Designed in Hungary
Hungarian-born László Moholy-Nagy (1895–1946) was a pioneer of modernism. He moved to Berlin in 1920 and he was a part of the influential Bauhaus school in the twenties and finally moved to Chicago in 1937, where he founded his own School of Design. In Budapest, the Moholy-Nagy University of Art and Design bears his name. Known as MOME, the university started out as a single wood carving class in 1880, becoming the Independent School of Applied Arts, winning medal after medal at the various world fairs around the fin du siècle. The successes of the university can be measured by the incredible vitality of the Hungarian design and fashion scene and the recognition of the many talented young designers at home and abroad. Most recently Réka Bucsi, whose graduation project, the animated short Symphony no. 42 has been nominated for an Academy Award. Another Hungarian who played an important role in Bauhaus was architect Marcel Breuer (1902-1981), who designed one of the most iconic chairs in design history - the tubular steel chair inspired by the bicycle handlebar. In Pest District XIII, Újlipótváros has the most Bauhaus style residential buildings, while in Buda, private villas represent this distinctive style. Hosszúlépés and Bupap both organise walking tours to these locations uncovering the architecture and the secret histories of the buildings.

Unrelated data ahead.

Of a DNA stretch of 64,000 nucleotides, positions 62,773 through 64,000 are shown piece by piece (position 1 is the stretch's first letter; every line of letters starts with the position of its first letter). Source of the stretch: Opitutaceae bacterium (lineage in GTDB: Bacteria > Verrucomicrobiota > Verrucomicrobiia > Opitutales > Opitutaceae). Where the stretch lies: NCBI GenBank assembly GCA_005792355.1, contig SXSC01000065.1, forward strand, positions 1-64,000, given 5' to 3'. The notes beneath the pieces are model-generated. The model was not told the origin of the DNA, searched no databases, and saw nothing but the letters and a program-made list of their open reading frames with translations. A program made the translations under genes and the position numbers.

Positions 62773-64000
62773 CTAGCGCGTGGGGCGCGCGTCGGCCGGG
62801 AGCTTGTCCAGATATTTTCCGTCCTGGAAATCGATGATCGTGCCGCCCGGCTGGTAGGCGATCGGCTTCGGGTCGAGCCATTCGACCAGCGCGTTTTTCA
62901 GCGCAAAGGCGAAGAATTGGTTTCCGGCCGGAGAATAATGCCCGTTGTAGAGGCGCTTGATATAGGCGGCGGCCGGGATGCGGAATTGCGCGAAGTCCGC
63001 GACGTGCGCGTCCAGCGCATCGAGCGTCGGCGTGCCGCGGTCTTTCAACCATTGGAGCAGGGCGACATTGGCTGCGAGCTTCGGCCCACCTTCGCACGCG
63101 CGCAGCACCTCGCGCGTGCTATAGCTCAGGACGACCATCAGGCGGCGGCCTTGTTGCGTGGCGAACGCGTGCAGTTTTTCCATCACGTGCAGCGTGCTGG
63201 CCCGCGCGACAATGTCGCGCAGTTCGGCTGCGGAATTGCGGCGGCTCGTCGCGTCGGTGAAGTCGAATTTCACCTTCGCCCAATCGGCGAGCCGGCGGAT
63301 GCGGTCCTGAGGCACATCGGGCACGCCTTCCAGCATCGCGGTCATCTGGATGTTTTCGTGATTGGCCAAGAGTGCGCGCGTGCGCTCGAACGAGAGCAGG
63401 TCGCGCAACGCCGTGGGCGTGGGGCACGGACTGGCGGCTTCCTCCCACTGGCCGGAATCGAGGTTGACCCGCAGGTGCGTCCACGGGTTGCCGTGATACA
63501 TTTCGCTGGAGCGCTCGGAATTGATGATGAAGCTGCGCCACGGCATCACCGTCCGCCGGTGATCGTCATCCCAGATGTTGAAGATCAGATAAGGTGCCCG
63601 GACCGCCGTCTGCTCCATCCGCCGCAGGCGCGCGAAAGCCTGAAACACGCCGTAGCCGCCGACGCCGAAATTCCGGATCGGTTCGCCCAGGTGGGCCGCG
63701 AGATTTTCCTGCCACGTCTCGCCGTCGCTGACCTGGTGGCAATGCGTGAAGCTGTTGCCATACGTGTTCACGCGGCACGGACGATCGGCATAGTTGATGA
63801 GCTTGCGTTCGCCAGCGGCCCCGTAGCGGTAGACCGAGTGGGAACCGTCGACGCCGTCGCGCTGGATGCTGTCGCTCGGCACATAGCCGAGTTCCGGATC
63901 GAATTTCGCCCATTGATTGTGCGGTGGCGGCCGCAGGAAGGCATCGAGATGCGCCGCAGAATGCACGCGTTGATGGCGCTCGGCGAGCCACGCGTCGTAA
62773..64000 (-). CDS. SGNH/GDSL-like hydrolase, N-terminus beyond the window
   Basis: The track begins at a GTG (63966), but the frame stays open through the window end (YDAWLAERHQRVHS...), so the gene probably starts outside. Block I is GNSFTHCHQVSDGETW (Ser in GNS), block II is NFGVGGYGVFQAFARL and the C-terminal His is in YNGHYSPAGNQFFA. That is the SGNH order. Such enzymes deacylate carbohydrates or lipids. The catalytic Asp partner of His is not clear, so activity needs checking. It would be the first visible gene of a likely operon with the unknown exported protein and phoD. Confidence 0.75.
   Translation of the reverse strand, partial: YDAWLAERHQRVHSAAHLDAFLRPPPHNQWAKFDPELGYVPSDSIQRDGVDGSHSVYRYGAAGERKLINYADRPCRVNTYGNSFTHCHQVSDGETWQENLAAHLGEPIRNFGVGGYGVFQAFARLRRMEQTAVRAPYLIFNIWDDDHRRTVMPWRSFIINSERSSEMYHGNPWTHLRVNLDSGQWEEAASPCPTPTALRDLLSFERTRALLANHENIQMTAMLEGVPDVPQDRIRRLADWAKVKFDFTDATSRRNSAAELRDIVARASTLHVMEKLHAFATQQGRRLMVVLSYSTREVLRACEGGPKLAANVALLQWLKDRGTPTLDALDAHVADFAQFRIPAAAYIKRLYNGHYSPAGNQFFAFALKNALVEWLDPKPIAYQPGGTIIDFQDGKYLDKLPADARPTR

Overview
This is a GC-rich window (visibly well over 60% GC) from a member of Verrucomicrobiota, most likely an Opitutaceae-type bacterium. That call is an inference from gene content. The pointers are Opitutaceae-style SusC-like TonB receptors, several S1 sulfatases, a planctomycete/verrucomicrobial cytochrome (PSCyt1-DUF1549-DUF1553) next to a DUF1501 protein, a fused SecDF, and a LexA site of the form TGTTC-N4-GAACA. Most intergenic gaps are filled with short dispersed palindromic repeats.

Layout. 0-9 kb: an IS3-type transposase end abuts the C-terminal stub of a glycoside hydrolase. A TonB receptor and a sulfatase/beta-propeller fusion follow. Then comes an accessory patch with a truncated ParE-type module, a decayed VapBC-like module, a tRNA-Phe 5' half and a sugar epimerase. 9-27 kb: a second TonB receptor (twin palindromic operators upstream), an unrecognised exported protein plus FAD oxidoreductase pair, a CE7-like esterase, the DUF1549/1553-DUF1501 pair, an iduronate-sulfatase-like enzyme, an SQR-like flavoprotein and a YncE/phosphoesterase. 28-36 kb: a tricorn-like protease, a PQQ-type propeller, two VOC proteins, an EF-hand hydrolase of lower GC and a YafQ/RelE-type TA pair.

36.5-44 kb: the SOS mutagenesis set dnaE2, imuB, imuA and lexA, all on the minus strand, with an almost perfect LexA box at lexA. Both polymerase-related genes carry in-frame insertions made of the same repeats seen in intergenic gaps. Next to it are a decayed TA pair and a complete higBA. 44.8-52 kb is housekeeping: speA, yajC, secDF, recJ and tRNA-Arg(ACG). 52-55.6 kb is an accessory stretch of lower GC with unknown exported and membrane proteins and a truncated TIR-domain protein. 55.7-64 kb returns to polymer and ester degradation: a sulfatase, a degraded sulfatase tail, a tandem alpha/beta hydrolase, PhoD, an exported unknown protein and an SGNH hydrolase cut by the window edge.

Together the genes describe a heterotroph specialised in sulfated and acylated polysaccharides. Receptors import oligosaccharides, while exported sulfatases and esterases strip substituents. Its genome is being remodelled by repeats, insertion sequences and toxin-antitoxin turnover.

To learn more about Hungarian design history the first port of call is the Museum of Applied Arts, which presents temporary exhibitions and a permanent collection of furniture and home design in a building that is itself an Art Nouveau masterpiece. To delve deeper, visit the Nagytéteny Palace Museum, which is part of the Museum of Applied Arts and houses some of its collections. The 18th century late-baroque building is home to a permanent exhibition of furniture history from the Gothic to the Biedermeier, a rich tapestry collection, and Precision and Luxury, a unique collection of clocks and watches. If you are interested in product and packaging design, the Museum of Trade and Tourism offers superb exhibitions.
While the past is illustrious, innovation never stops, whether it's big or small. For example, Hungarian-developed Prezi has completely reshaped video presentations around the world, achieving that highest of accolades when the brand name becomes synonymous with the product category. To get an insight into the contemporary design scene immerse yourself in the talks, walks and exhibitions of Budapest Design Week, held in every October.